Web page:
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A heavy toll

Trade in wildlife, and their parts, is well recognized for a few key species, such as elephants and rhinos, but it occurs globally, across a wide array of species. Scheffers et al. looked across tens of thousands of vertebrate species and found that one in every five species is affected by trade of some sort. The impacts of trade tend to be concentrated in certain phylogenetic groups, thus the potential for long-term impact on certain lineages is substantial. This analysis allows for prediction of potential for trade where it does not yet occur, facilitating proactive prevention.
Science, this issue p. 71

Abstract

Wildlife trade is a multibillion dollar industry that is driving species toward extinction. Of >31,500 terrestrial bird, mammal, amphibian, and squamate reptile species, ~24% (N = 7638) are traded globally. Trade is strongly phylogenetically conserved, and the hotspots of this trade are concentrated in the biologically diverse tropics. Using different assessment approaches, we predict that, owing to their phylogenetic replacement and trait similarity to currently traded species, future trade will affect up to 4064 additional species—totaling 11,702 species at risk of extinction from trade. Our assessment underscores the need for a strategic plan to combat trade with policies that are proactive rather than reactive, which is especially important because species can quickly transition from being safe to being endangered as humans continue to harvest and trade across the tree of life.

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Supplementary Material

Summary

Materials and Methods
Figs. S1 to S8
Tables S1 to S10
References (3662)

Resources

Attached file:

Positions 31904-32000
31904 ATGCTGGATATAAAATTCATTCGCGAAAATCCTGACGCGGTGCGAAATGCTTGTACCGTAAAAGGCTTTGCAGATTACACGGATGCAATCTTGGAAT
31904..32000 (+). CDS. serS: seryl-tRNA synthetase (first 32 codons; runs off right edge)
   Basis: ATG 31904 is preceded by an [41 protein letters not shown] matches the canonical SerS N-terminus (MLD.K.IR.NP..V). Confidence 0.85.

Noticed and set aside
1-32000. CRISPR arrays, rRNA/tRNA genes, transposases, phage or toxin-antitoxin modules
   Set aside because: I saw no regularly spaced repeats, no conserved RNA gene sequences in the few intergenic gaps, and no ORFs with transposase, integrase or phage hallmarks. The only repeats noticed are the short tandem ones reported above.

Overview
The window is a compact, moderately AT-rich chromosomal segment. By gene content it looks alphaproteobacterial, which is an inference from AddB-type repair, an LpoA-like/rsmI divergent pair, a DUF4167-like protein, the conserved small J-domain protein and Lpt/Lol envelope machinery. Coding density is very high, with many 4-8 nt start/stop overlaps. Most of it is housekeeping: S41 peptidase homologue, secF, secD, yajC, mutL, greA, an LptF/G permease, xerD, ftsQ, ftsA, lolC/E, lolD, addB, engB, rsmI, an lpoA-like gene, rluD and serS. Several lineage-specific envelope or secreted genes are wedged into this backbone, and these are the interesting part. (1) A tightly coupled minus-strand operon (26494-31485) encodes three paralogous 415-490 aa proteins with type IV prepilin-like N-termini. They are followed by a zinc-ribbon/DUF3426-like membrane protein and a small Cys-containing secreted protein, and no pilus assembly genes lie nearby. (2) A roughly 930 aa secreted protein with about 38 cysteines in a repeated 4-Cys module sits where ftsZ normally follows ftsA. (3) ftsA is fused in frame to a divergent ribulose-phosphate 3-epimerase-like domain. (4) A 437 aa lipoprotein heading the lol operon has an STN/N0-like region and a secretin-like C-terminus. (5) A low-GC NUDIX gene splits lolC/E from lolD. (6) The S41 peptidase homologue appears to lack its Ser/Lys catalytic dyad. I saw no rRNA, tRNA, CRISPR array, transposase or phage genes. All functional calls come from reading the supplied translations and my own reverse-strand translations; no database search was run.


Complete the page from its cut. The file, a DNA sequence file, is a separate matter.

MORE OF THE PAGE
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Published In

Science
Volume 366 | Issue 6461
4 October 2019

Submission history

Received: 25 September 2018
Accepted: 4 September 2019
Published in print: 4 October 2019

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Acknowledgments

We dedicate this paper to all researchers and park guards who have lost their lives in protecting wildlife from illegal trade. Funding: B.R.S. received financial support from the UF/IFAS Early Career Seed Grant. Author contributions: B.R.S., B.F.O., and D.P.E. conceptualized the idea and methodology, I.L. and B.F.O. collected data, B.F.O. analyzed data, B.R.S. and D.P.E. wrote the original draft, and all authors revised the work. Competing interests: None declared. Data and materials availability: All data related to this work are provided in the supplementary materials.

Authors

Affiliations

Department of Wildlife Ecology and Conservation, Institute of Food and Agricultural Sciences, University of Florida, Gainesville, FL 32611, USA.
Department of Wildlife Ecology and Conservation, Institute of Food and Agricultural Sciences, University of Florida, Gainesville, FL 32611, USA.
Department of Biology and Environmental Sciences, Auburn University at Montgomery, Montgomery, AL 36124, USA.
Department of Animal and Plant Sciences, University of Sheffield, Sheffield S10 2TN, UK.
Department of Animal and Plant Sciences, University of Sheffield, Sheffield S10 2TN, UK.

Notes

*
These authors contributed equally to this work.
Corresponding author. Email: [email protected] (B.R.S.); [email protected] (D.P.E.)

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